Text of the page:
Anthony Earnshaw

Some farewell letters from Artscene

Tony Earnshaw dies

YORKSHIRE'S BEST known Surrealist, Tony Earnshaw, has died from Cancer, aged 76. The Ilkley born painter died in the arms of his wife Gail, at South Cleveland Hospital near his home in Saltburn-by-the-sea on /Friday, 17 August.
Earnshaw was renowned for his dry wit, much of which spilt over into his paintings, watercolours, drawings, and boxed assemblages. You never understood an Earnshaw painting before you read the title. Long before David Lynch, he achieved the feat of getting a surreal cartoon - Wokker - featured in a national newspaper (TES).
Although he built his reputation as a Leeds painter, Earnshaw was a factory worker for 25 years and a part-time lecturer at Bradford College of Art in the 1960's.
Inevitably a friend of George Melly (who he met in London in 1948 at the age of 24), Earnshaw had been devoted to surrealism since the Luftwaffe dropped a bomb in the allotments outside his grandmother's house in Saltburn. "I figured out then that Hitler had no chance of winning the war if he couldn't even knock out Saltburn," he said.
Artscene would be glad to hear from anyone wishing to record memories of Tony. We interviewed him once. His favourite movie was King Kong.

Artscene September 2001

Tony Earnshaw dies

Artscene October 2001

Hair today

I would like to send my greatest sympathy to Gail Earnshaw on the loss of her lovely, joyful and spirited husband, Tony.
I first met Earnshaw in the late 80's when I was an art student and life model for Doug Binder (that's me pictured with Tony in the last edition of Artscene). I shared many strange and wondrous chats with Tony, especially on the subject of Saltburn, as I grew up there too.
One of my fondly abiding memories of conversations with Tony was upon the subject of inventing a surrealist contraception that would remove unwanted nose hair and ear hair. It's a strange thing to remember, but it was Tony's humour and imagination that could transfix you into such a topic. I don't think Tony ever produced or developed this idea!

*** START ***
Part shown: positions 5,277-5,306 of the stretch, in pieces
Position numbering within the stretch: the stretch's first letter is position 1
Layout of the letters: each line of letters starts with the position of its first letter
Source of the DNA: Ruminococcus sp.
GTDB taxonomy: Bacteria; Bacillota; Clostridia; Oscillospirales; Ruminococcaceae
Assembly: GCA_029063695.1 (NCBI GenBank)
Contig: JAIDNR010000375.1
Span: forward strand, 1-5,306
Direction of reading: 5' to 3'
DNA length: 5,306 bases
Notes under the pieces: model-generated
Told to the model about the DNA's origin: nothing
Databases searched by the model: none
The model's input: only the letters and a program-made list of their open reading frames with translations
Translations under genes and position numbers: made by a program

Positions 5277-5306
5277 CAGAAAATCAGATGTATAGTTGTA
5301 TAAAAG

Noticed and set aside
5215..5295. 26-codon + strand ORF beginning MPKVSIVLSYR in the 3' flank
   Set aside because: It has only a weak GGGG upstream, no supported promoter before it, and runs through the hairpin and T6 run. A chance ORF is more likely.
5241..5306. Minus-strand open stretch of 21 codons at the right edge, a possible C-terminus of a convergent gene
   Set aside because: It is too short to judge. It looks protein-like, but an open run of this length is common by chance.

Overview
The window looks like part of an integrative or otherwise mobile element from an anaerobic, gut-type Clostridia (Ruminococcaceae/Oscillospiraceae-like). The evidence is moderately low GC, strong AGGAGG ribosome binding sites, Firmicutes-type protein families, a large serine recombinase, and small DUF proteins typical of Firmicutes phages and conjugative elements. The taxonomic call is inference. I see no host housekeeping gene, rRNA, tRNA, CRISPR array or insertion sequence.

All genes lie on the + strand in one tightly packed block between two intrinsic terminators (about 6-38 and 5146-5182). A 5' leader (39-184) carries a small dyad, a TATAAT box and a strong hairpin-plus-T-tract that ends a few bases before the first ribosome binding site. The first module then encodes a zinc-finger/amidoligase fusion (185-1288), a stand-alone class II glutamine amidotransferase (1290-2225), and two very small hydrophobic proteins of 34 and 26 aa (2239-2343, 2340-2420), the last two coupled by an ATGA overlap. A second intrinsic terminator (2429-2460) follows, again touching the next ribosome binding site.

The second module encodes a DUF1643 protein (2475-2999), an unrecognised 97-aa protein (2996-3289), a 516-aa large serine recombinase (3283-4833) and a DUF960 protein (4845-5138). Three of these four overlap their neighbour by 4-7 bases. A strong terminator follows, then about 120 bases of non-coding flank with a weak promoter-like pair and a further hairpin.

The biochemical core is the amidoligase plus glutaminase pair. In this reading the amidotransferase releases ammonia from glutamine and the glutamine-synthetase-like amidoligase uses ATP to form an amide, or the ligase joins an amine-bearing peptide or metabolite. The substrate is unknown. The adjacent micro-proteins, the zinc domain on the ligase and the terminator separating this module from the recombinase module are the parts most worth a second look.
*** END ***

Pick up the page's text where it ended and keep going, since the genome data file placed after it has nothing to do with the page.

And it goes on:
I'm sure that Tony would want us to remember him with laughter and for his great creative talent - and his somewhat unconventional topics of conversation.
He will be sadly missed.

Amanda Mansell

Yorkshire Artscene October 2001

Metre made

AFTER READING TONY Earnshaw's obituary in the Guardian, I wrote the enclosed poem, and then I saw that Artscene was asking for memories of him, so I wondered if you should be interested in it.
I knew Tony in the late 1970's and early 1980's, and we often talked in The Fenton in Leeds, and later in the Nags Head in Chapel Allerton. Our conversation ranged over art, literature, politics and poetry, and we exchanged publications. He also lent me a number of books which influenced my work (he was 25 years older than me).
After he left Leeds, we kept in touch, and he sent me a Wokker Christmas card every year!

We'll print your poem - even though you appear to read the Guardian before you read Artscene. Tcha!